Five of the Best Sustainable Packaging Resources

Enjoy this blog post from the SSC archives:

There is a TON of really annoying packaging getting in the way of sustainability. (And here is a list of 12 great examples, just in case you needed a refresher.) To combat the problem, we're rounding up a list of our favorite smart packaging resources: 

1. Consumer Goods Forum

In November 2011, the Consumer Goods Forum (CGF) released its, “Global Protocol on Packaging Sustainability (GPPS).” The 74-page guide on packaging sustainability not only aims to help companies reduce their carbon footprint but also serves as a step in the right direction to increase efficiency and effective communication by creating a common language that consists of a framework and a measurement system. (Read our complete review here.)

2. "Cut the Wrap!" White Paper

Cut the Wrap! Packaging Waste and Strategies for Mitigation and Reduction” is one of our most popular white papers, and for good reason.  Packaging waste is an issue that affects almost all businesses, from food and beverage to electronics. Unfortunately most of the materials used in packaging is discarded in ever-growing landfills or burnt, causing severe pollution. This paper explores the various ways businesses can reduce or even eliminate their packaging waste, make smarter and more sustainable packaging choices, and utilize packaging alternatives.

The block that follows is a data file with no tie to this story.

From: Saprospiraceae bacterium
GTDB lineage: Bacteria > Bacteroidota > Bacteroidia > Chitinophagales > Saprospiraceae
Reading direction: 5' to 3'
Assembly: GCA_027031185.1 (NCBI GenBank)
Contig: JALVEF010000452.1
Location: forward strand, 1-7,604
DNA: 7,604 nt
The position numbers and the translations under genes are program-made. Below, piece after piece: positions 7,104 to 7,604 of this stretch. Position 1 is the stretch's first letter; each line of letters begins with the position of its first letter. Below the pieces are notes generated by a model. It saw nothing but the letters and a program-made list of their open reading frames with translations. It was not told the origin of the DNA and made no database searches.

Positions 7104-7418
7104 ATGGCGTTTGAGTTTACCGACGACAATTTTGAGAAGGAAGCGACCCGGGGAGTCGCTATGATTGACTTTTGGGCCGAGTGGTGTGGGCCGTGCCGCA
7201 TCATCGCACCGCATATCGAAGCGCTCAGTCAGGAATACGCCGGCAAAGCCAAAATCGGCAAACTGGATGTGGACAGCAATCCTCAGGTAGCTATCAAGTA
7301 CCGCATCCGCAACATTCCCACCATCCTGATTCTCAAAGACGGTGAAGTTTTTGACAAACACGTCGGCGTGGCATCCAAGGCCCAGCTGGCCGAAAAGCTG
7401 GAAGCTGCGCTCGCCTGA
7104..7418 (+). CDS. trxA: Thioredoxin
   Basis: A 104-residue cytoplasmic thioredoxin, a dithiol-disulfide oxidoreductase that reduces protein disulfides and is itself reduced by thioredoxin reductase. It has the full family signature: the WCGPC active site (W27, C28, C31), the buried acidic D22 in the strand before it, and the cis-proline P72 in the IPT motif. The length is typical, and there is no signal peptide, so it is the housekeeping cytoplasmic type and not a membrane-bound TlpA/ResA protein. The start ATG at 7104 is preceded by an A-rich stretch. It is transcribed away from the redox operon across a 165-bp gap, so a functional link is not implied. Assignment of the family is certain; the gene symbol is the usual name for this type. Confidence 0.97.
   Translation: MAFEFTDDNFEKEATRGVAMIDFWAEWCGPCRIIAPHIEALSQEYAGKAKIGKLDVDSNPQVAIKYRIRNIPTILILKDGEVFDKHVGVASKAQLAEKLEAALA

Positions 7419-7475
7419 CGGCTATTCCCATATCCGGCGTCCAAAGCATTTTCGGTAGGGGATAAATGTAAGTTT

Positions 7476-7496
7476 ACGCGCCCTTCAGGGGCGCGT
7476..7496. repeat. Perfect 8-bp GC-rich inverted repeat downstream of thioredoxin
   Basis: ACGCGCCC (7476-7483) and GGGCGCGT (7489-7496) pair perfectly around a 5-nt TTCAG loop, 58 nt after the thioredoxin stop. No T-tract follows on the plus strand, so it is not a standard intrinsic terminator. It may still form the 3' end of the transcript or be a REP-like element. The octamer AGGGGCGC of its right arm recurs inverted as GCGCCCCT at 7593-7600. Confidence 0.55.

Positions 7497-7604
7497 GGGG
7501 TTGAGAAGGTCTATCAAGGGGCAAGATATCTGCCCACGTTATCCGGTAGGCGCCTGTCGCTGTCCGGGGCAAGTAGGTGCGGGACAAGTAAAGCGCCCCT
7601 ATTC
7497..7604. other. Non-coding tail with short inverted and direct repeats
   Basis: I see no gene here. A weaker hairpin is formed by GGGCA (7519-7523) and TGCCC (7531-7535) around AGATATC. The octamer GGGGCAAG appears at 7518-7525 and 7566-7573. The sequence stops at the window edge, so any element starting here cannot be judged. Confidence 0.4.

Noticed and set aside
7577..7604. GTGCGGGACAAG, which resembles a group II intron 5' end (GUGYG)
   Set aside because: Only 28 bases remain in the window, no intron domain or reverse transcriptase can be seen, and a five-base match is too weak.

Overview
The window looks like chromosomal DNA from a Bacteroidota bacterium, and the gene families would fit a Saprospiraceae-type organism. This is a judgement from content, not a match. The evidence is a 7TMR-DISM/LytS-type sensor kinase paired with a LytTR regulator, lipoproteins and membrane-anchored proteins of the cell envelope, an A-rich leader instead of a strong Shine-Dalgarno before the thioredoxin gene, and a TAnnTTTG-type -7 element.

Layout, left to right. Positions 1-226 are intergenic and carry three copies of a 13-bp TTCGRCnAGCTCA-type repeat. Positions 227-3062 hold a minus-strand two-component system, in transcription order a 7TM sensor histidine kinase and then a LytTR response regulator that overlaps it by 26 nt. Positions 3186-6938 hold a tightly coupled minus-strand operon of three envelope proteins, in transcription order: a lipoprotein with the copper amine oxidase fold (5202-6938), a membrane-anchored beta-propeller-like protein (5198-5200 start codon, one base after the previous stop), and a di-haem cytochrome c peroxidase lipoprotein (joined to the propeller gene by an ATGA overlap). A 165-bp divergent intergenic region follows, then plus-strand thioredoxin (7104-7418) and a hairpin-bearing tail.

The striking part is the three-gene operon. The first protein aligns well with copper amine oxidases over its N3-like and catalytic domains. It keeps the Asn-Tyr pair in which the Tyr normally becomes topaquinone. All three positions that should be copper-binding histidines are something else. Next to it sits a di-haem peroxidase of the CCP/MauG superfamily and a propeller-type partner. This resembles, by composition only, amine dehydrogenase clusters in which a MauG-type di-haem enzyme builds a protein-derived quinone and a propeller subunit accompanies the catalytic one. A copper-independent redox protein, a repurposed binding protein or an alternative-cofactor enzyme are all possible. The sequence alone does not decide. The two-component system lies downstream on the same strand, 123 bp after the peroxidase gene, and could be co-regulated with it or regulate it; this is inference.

3. Sustainable Packaging Coalition

The Sustainable Packaging Coalition (SPC) is an industry working group dedicated to a more robust environmental vision for packaging. Through strong member support, an informed and science-based approach, supply chain collaborations and continuous outreach, SPC endeavors to build packaging systems that encourage economic prosperity and a sustainable flow of materials.  The SPC makes available a broad range of publications and resources to further the vision and ever-evolving implementation of sustainable packaging.

4. COMPASS